The field of quantum simulations leads to the exciting adventure of describing and understanding the quantum world better than ever.
Quantum many-body systems appear in different branches of physics and chemistry. As the number of parameters defining their quantum states grows exponentially with the number of constituents, even with the help of the most powerful supercomputers, problems involving relatively small numbers of subsystems cannot be solved. Simulation of quantum many-body systems is still a tremendous challenge.
The latest Topical Issue of Annalen der Physik is dedicated to the exiting topic of “Quantum Simulation”. Four renowned scientists act as guest-editors: Rainer Blatt and Peter Zoller both are Scientific Directors at the Institute for Quantum Optics and Quantum Information (IQOQI) of the Austrian Academy of Sciences and hold chairs at the University of Innsbruck (Austria) – Zoller for Theoretical Physics and Blatt for Experimental Physics, where he works on quantum information processing with trapped ions. Immanuel Bloch and Ignacio Cirac do their research at the Max Planck Institute of Quantum Optics in Munich (Germany). Bloch is scientific director of the Quantum Many-Body Systems Division there and holds a chair in quantum optics at the University of Munich. Cirac leads the Theory Division of the Max-Planck Institute, investigating quantum information theory and quantum optics.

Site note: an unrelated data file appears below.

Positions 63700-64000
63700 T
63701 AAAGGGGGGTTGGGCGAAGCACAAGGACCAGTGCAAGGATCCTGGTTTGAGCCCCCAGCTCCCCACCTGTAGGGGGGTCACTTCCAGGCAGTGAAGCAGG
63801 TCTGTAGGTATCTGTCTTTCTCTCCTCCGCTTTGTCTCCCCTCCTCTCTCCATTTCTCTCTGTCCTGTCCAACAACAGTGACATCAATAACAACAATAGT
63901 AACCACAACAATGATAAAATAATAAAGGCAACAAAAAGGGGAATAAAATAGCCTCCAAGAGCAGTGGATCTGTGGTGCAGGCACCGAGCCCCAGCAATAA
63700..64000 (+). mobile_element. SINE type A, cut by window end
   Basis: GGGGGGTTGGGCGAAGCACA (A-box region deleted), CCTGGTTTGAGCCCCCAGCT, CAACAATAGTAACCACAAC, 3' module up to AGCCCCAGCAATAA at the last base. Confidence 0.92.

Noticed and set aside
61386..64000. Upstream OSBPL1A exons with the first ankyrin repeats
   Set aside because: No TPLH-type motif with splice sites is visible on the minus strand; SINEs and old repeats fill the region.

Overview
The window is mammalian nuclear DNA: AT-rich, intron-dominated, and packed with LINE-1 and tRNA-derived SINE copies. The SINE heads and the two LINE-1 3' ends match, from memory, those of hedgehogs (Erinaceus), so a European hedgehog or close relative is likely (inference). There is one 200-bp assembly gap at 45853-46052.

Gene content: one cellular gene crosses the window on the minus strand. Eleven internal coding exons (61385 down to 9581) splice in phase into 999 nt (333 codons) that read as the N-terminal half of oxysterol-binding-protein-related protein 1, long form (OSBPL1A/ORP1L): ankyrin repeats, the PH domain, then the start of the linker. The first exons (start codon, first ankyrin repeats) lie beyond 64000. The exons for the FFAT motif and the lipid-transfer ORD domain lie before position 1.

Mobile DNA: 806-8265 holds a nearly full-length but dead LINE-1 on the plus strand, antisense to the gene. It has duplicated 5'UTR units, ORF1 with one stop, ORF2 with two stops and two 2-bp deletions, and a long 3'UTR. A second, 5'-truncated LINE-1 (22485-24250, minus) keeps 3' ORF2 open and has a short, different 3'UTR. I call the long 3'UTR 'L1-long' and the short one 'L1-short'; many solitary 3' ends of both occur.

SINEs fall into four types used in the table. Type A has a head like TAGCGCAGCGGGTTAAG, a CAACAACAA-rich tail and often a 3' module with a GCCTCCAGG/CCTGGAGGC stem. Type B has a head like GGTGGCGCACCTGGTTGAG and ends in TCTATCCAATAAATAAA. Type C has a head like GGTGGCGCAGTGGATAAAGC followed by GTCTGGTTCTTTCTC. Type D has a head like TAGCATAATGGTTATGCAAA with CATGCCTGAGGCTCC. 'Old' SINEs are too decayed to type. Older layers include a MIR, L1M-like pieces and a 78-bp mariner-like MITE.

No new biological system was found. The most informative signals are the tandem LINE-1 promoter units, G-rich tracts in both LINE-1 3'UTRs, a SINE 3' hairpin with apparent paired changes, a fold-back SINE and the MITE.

In their editorial, the guest-editors refer to Richard Feynman who already proposed in 1981 to use quantum systems (as opposed to classical computers) to perform quantum simulations and in this way to circumvent the need to store and compute a colossal number of parameters, necessary to describe the pertaining superpositions – a visionary idea at that time. Today, scientists are able to control and manipulate various quantum systems with unprecedented precision. They arrange quantum subsystems in different geometries, modify their interactions, and detect them. “This allows us to engineer Hamiltonians and emulate systems displaying some of the most intriguing quantum phenomena”, the editors point out. “The degree of control achieved in the experiments has enabled the observation of mind-boggling quantum effects, related to the superposition principle or to entangled states, and their disappearance due to decoherence.”
In fact, the Nobel Prize 2012 has been awarded to two scientists, S. Haroche and D. Wineland, for such ground-breaking experiments. These two researchers open up the round of fascinating review and research papers of the special issue, describing their foundational work.
Three invited review papers are contained as well. The first is about recent theoretical proposals to use cold atoms in optical lattices to simulate lattice gauge theories of the sort that appear in high-energy physics. The second covers both theoretical proposals and experimental demonstrations of cold-atom systems to simulate the physics of matter in the presence of gauge fields, displaying so-called topological phenomena. The third one contains an extensive overview and new proposals to perform a broad range of quantum simulations using quantum dot systems. Six original papers complete the topical issue.